SMAZ 2 – Social Media Arizona 2010

Conferences work when you hear that one thing that makes you say, “Yes! That’s what I needed!” It’s when you get that one chunk of information you were either hoping to find out, or that you didn’t know you needed until you heard it.

Today’s Social Media Arizona event had several of thoseĀ momentsĀ for me, but here are the two that stick out:

1) Leave off the last paragraph of a blog post. If you don’t wrap up the story you tell, it leaves readers wanting more, and gets them to want to finish it with their own comments.

2) If you want to convince your company it needs to explore social media, find the 1 or 2 executives who are the forward thinking ones, the ones most likely to get it. If you can win them over, they will win the rest over.

"SMAZ 2"

SMAZ 2 in Tempe, AZ

I like having thoughts like these given to me. You can read blogs and watch training videos and you won’t necessarily find these important bits of philosophy in them. It’s encouraging to me when this happens. Mostly because, unfortunately, a lot of conferences don’t have a great deal of new, useful information in them. Especially when you’re talking about social media.

I don’t claim to know all there is about social. But I’ve heard enough presentations now that I hear the same things being taught repeatedly: Be real, have a goal, it’s about the conversations not the tools, and measure your progress. (Which, frankly, is good advice whatever marketing you do.) Beginners will doubtlessly find all of this interesting and exciting. They should. Social media is a brave new world. It’s the wild west. But once you hear these axioms enough, you hit a ceiling, where you hunger for new information, some new take.

Maybe at that point, you just need to go out and create your own stories, your own eye-opening study or tactic to share. Or maybe the best parts of any seminar can be gleaned from the Twitter posts that come out of it.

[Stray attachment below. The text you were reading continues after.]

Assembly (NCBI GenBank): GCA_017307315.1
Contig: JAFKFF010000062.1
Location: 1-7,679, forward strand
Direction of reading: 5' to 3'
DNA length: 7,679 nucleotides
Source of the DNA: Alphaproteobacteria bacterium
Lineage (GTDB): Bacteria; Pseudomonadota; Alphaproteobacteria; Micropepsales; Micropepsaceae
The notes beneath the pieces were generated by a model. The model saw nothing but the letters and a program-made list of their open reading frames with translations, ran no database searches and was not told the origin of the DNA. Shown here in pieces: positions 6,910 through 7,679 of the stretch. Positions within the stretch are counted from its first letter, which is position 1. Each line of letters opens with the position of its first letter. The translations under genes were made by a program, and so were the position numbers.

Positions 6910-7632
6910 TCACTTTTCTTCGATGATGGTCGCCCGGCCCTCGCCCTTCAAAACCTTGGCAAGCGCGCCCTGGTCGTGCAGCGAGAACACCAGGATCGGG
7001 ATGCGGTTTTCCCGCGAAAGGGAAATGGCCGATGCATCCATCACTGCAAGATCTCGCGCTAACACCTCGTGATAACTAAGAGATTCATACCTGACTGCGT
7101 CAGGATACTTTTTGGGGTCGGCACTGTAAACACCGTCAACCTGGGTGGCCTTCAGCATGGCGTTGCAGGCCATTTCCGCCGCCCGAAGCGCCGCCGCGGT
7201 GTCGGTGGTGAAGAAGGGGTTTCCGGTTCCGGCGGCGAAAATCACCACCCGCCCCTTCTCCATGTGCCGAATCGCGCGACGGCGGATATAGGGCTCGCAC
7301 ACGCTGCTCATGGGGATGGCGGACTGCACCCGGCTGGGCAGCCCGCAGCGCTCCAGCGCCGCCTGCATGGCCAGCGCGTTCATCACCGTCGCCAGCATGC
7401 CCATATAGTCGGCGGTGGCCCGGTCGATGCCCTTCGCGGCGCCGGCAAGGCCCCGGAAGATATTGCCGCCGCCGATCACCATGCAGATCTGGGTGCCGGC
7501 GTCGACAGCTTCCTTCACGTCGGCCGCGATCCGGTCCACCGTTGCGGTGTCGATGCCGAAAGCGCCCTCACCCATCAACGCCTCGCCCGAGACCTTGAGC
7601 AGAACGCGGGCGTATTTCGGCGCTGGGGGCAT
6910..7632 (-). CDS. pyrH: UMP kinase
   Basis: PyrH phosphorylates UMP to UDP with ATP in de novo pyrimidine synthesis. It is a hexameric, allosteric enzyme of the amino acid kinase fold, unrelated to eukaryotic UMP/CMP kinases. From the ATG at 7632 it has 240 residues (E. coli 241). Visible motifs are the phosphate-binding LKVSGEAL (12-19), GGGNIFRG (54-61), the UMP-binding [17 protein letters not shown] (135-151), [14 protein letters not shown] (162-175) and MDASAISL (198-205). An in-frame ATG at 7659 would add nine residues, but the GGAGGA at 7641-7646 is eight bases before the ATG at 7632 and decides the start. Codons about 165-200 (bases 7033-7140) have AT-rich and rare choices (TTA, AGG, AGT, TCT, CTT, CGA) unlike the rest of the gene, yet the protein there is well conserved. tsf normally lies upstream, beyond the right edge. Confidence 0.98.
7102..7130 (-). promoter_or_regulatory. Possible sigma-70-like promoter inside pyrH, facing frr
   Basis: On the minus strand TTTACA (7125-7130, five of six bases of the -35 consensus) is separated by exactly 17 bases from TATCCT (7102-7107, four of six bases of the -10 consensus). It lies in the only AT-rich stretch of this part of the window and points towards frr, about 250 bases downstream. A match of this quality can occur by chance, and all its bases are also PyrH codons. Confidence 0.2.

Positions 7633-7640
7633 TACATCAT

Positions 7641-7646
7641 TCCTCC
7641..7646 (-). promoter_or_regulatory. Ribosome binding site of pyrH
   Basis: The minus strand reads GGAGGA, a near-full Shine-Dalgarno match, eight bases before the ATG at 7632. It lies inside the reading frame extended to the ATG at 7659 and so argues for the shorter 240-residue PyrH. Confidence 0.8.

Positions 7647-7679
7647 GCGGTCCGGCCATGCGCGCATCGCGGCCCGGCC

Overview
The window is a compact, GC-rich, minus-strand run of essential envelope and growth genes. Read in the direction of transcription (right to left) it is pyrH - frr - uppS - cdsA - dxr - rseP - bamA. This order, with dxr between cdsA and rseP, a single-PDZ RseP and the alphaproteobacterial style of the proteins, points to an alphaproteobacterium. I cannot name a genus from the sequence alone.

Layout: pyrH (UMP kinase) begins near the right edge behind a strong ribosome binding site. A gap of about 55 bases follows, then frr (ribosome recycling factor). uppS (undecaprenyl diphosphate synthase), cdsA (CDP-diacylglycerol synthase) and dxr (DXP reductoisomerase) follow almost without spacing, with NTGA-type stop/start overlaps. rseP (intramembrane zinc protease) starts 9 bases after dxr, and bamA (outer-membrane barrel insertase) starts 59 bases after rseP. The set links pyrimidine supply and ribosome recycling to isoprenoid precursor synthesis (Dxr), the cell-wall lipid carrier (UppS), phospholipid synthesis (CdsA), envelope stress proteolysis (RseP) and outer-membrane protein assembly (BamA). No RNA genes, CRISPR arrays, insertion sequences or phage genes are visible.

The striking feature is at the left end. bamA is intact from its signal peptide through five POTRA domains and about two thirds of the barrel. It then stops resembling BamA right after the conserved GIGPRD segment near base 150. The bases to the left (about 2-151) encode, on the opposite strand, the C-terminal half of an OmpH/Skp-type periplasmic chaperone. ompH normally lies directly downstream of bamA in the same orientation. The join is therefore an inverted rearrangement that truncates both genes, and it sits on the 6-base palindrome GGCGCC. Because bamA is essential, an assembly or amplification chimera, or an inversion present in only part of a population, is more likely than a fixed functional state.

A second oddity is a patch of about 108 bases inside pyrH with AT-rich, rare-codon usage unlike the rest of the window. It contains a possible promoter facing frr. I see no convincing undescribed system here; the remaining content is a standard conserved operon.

This isn’t a slam on conferences, mind you. Like I said, I was floating from room to room, and may just have missed the really good parts everyone was sharing. Still, I wonder if there’s always enough new information to share at all of the SEMPO, AZIMA, and even SMAZ events.

So, seriously – what do you think?


  1. I actually got a lot out of the event. It really depends on how long you have been involved in social media, what your objectives are, and what you are struggling with.

    For those who consider themselves social media experts, it is good to occasionally refresh yourself with some basics, like being more personal and tracking your progress in relation to your goals. It’s easy to get too advanced into your usage of something that you forget simpler prinicples.

    For two of the sessions in particular, the best part was at the end when the audience started weighing in with their questions. For the most part, they were asking about more specific, advanced topics.

    Probably the most helpful thing would be for these kinds of events to give more details each of the presentations, that way people will know if they will have the opportunity to learn something new, or if they should just save their money for the next conference.

    1. Thanks for the comment, Kristi!

      I like your idea about pre-attendee notes. Sort of like a syllabus: “For the first 20 minutes I’ll be covering basics, then I’ll move into the hardcore stuff.”

      1. Usually seminars have that sort of thing. I know the company I used to work for had an annual conference, and they actually gave an outlined synopsis of each presentation, that way people would know if it was too basic or advanced for their tastes. If I get included in the interview feedback group, I’ll be sure to mention that.

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